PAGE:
"Carlito's Way" DVD, Blu-Ray Review

5/23/2010 Posted by Admin

DVD, Blu-Ray Review

"Carlito's Way"

Directed by Brian De Palma, Written by David Koepp, 144 Minutes, Rated R

By our guest blogger, Rob Stammitti

"I know about cars--I've been stealing them since I was 14."

This is what Carlito Brigante (Al Pacino) tells his shady lawyer Dave Kleinfeld (Sean Penn) after being released from prison on a technicality. Sentenced to 30 years for murder and drug trafficking, Carlito sees his early release as a sign that he should quit his life of crime and go clean, and his way of doing so is investing in a car rental place in the Bahamas.

That one line is a fair hint of what "Carlito's Way" offers. Coming right off of his Oscar win for "Scent of a Woman," Pacino goes all-out nuts with his performance, perhaps even moreso than in that previous film (but not quite as much as in "Scarface"). He's not too bad in spite of the fact that his charisma and style goes to waste in this rather dreary tale.

For most of the film, Carlito makes innocent attempts to keep himself out of trouble, but as Pacino's other (and far, far better) criminal mastermind said, "Just when I thought I was out, they pull me back in." The streets are full of petty thugs trying to get into the smack business themselves, the crazed and coked-out Kleinfeld forces Carlito to help him with his conflict with an imprisoned mob boss and former client, and an obnoxious new guy in town, Benny Blanco (John Leguizamo), tries to take Carlito down for blowing him off too many times. It doesn't help that Carlito is attempting to reconnect with an old flame, Gail (Penelope Ann Miller).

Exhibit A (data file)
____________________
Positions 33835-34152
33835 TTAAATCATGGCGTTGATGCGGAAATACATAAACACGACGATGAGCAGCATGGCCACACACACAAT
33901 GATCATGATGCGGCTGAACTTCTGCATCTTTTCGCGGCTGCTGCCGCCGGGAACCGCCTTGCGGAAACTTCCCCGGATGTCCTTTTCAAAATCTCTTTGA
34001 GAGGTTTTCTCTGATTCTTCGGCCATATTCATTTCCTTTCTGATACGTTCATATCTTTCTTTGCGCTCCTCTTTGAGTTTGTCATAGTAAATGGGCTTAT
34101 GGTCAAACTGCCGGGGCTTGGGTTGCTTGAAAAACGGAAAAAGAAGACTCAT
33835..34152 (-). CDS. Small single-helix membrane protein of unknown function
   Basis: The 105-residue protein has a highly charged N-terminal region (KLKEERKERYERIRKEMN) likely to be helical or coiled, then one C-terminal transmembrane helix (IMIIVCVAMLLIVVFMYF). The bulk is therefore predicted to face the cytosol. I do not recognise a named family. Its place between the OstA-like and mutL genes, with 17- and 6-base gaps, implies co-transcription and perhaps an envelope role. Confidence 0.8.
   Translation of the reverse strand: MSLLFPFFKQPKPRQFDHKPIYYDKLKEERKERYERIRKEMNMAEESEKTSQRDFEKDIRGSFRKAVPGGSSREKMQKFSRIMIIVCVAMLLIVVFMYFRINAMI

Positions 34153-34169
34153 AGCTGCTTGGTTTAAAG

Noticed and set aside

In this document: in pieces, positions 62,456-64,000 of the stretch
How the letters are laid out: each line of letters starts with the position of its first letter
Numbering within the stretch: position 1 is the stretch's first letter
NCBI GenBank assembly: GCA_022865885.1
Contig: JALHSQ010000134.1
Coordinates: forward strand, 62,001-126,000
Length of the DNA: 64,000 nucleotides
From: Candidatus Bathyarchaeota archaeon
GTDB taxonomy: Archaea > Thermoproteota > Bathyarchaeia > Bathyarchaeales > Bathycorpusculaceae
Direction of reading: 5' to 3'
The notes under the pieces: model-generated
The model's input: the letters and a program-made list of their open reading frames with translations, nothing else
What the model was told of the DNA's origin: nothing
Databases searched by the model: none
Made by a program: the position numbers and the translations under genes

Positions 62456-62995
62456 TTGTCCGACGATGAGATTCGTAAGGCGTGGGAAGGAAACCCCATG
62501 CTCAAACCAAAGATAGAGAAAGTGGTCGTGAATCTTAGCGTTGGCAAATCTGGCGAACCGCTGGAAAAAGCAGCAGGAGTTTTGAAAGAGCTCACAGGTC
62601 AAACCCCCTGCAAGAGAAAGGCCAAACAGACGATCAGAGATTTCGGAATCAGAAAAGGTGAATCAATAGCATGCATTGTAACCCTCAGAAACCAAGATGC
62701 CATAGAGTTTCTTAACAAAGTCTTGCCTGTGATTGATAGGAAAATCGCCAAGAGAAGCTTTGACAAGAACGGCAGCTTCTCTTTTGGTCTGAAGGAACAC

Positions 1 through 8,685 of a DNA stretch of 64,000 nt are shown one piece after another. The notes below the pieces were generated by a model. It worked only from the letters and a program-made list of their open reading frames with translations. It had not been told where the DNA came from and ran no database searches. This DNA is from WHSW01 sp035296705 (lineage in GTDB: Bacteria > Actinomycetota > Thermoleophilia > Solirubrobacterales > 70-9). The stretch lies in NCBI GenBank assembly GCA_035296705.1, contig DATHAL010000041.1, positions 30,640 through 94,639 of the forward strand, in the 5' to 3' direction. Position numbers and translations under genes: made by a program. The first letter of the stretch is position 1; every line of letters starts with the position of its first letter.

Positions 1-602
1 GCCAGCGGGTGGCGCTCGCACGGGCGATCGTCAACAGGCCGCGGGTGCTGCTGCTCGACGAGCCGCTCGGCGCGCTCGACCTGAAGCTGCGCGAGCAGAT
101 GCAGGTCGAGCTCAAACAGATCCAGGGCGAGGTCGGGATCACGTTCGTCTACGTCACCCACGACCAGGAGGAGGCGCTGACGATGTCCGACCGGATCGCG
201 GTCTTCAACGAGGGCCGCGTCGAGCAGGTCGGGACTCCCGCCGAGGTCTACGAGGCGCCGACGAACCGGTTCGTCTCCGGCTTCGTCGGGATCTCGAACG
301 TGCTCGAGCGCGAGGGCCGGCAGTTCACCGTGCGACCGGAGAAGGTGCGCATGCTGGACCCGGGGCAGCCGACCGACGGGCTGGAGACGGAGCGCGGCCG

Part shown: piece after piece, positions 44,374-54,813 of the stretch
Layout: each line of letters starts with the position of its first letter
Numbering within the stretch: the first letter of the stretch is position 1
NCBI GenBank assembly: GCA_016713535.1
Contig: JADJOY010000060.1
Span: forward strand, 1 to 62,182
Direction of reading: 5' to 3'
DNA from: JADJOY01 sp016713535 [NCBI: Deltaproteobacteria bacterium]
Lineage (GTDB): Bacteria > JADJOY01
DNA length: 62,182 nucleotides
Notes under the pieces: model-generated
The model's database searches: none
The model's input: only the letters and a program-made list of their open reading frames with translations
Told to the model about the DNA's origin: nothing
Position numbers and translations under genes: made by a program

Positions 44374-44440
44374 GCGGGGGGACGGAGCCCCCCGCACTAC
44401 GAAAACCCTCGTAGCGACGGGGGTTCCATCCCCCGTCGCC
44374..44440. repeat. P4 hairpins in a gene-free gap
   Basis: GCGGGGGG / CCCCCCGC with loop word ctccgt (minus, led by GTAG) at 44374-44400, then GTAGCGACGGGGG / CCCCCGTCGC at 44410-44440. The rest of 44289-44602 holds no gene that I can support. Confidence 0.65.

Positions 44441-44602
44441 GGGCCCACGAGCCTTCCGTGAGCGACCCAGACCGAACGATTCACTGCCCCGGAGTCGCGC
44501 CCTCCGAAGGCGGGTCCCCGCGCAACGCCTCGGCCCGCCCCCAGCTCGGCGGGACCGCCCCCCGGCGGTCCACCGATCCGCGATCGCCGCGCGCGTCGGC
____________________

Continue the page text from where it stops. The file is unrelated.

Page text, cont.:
Like most of Brian De Palma's work, this is just a lot of the same. He takes cues from every director who ever influenced him and adds practically nothing of his own, aside from showy and arbitrary tracking shots and stilted action sequences. I don't know what De Palma would do if he ever had to come up with something of his own. All of that said, as arbitrary as De Palma's tracking shots are, they're pretty good-looking, as always. He has a real visual talent, it just tends to get stifled by his tremendously dull and derivative stories.

How you take Pacino's performance really depends on what Pacino you prefer--there's "Dog Day Afternoon" and "Heat" Pacino, who manages to balance the insanity with nuance and honest, quiet emotion; and there's the Pacino we know now, who screams his way through every scene, but is generally amusing. Both work for me, depending on the material, but he really doesn't do much here. If you want this Pacino, you might as well go with "Scent of a Woman" or "Scarface."

Penn probably stands out more than Pacino, and his slimey lawyer character should be an inspiration to similar characters everywhere.

"Carlito's Way" opened to a pretty middling reception, but it's gotten consistently more popular as the years have gone by. I'm not sure why--everything that people criticized is still here, and the years certainly haven't done it any favors. Pacino is just fine and Penn is solid, but both have done far better, and this is typically mediocre stuff from De Palma. It's not really a bad film, and it has some exciting moments, but mostly, it's average fluff from an average filmmaker. Passably entertaining at best, and a strong sign of the slow decline in quality Pacino's career would go through less than a decade later.

Grade: C-

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